CMS Proposes Changes to E/M Rules and Payments
The 2019 Medicare Physician Fee Schedule proposed rule features proposed changes to the structure and payment of evaluation and management (E/M) services.
Physician stakeholders have long maintained that all E/M documentation guidelines are administratively burdensome and outdated with respect to the practice of medicine. In response to these concerns, the Centers for Medicare and Medicaid Services (CMS) proposed to reduce the documentation requirements for most E/M services. In conjunction with the reduced documentation requirements, CMS also proposed reduced reimbursement rates for higher-level E/M visits.
Specifically, CMS proposed that practitioners only be required to focus documentation on what has changed since the last patient visit or on pertinent items that have not changed, rather than re-documenting a defined list of required elements such as review of a specified number of systems and family/social history. Additionally, the agency proposed that for both new and established patients, practitioners would no longer be required to re-enter information in the medical record that is already entered by ancillary staff or the beneficiary. Rather, the practitioner could indicate that they reviewed and verified the information.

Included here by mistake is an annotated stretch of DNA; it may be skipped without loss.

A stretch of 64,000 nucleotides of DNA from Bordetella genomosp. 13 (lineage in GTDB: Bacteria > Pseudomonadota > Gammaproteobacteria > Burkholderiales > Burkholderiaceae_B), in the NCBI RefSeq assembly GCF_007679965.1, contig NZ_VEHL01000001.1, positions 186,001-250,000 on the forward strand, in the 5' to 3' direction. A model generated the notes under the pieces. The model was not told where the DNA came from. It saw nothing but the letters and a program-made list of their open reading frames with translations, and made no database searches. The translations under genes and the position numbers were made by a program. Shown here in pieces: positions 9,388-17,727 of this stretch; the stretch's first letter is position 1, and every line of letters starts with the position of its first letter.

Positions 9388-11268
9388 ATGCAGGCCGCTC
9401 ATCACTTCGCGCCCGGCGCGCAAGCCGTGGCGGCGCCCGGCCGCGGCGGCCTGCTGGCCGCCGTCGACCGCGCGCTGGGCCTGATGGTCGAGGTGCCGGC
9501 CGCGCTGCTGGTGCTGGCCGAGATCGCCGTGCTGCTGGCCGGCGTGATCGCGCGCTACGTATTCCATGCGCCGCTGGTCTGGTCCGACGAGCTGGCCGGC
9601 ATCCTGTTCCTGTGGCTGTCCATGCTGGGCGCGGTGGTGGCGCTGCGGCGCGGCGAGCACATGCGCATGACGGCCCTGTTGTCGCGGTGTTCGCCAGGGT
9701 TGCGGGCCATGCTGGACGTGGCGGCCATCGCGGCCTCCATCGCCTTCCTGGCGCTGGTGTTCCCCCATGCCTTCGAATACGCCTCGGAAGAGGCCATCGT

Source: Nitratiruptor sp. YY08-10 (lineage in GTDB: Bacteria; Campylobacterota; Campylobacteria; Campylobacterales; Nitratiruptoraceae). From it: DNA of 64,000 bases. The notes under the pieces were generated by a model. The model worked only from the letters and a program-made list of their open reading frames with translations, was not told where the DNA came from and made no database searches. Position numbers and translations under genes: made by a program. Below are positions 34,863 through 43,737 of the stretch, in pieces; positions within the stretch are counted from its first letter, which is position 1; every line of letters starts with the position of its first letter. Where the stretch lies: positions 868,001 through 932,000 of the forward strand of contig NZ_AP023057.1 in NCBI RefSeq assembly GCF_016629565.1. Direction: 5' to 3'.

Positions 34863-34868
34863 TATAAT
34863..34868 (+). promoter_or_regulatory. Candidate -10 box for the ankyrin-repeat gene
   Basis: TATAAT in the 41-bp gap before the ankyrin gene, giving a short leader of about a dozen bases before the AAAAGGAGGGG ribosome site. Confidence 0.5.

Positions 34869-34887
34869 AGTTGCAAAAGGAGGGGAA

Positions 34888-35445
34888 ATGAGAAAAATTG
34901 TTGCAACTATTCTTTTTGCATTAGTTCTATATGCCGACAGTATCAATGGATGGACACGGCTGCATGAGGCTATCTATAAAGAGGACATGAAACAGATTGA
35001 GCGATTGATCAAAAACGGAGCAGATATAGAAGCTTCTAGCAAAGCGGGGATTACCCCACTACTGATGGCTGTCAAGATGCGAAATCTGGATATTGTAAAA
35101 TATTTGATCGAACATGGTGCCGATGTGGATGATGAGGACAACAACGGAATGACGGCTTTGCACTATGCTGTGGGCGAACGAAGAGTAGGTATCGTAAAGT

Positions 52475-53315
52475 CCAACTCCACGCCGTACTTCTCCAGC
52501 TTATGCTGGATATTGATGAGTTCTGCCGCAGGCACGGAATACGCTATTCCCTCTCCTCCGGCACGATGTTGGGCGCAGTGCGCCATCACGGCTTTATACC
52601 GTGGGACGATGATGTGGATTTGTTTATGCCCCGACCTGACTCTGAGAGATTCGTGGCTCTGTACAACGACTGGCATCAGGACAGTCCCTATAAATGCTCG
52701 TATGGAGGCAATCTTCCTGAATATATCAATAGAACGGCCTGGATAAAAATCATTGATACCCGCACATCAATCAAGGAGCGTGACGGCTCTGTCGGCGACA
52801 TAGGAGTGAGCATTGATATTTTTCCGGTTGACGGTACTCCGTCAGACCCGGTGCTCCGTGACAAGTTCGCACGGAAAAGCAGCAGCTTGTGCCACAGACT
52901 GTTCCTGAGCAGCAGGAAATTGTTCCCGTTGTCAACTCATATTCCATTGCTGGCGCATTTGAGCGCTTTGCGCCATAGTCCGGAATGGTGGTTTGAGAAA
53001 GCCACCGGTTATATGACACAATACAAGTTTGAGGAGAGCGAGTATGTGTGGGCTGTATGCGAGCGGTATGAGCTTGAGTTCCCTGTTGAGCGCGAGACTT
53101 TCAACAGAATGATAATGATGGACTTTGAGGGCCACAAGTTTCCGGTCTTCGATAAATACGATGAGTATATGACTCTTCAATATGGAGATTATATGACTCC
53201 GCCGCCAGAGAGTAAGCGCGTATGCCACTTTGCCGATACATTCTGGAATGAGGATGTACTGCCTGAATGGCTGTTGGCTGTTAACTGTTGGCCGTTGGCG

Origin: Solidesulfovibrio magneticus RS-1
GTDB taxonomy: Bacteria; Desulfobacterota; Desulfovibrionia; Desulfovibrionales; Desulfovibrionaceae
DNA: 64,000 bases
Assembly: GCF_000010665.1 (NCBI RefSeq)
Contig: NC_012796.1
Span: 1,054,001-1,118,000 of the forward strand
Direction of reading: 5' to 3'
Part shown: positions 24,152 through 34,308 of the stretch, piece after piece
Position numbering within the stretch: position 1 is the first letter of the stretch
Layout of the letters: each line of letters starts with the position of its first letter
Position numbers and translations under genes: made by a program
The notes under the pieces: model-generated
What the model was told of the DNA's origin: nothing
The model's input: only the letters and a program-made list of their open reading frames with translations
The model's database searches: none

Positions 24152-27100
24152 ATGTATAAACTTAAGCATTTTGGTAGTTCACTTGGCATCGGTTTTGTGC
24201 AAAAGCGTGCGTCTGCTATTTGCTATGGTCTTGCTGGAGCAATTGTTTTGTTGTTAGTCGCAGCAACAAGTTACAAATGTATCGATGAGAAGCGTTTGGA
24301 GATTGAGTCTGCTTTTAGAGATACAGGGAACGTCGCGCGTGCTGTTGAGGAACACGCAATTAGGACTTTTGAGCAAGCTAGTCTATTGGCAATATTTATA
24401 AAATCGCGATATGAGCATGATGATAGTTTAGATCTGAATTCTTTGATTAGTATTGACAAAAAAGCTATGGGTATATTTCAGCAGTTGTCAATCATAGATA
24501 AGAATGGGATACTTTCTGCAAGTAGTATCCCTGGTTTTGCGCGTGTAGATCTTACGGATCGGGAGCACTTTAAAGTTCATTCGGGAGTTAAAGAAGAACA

CMS believes a payment reduction was warranted with the proposal to reduce the documentation requirements for E/M visit levels 2 through 5. Therefore, CMS proposed to simplify the payment for those services by paying a single rate for the level 2 through 5 E/M visits. As a result, level 4 and 5 consultations would see significant payment reductions. Many specialty societies have expressed concern that this proposal unfairly targets those physicians (including radiation oncologists) who see patients with complex disorders, which typically would be billed at a higher level. On the other hand, those physicians who primarily bill lower level E/M visits (including diagnostic and interventional radiologists) may see a payment increase as a result of the proposals.
CMS also proposed the development of new G-codes to account for inherently complex visits, though the reporting of these new codes is limited to certainly specialties.
Finally, CMS proposed a multiple procedure payment reduction when a procedure is performed on the same day as an E/M visit. In these cases, a 50 percent payment reduction would apply to the code with the lesser value.
ACR staff is continuing to evaluate the impact of these proposals on radiology, interventional radiology, nuclear medicine and radiation oncology practices and will provide comments on the proposals to CMS.
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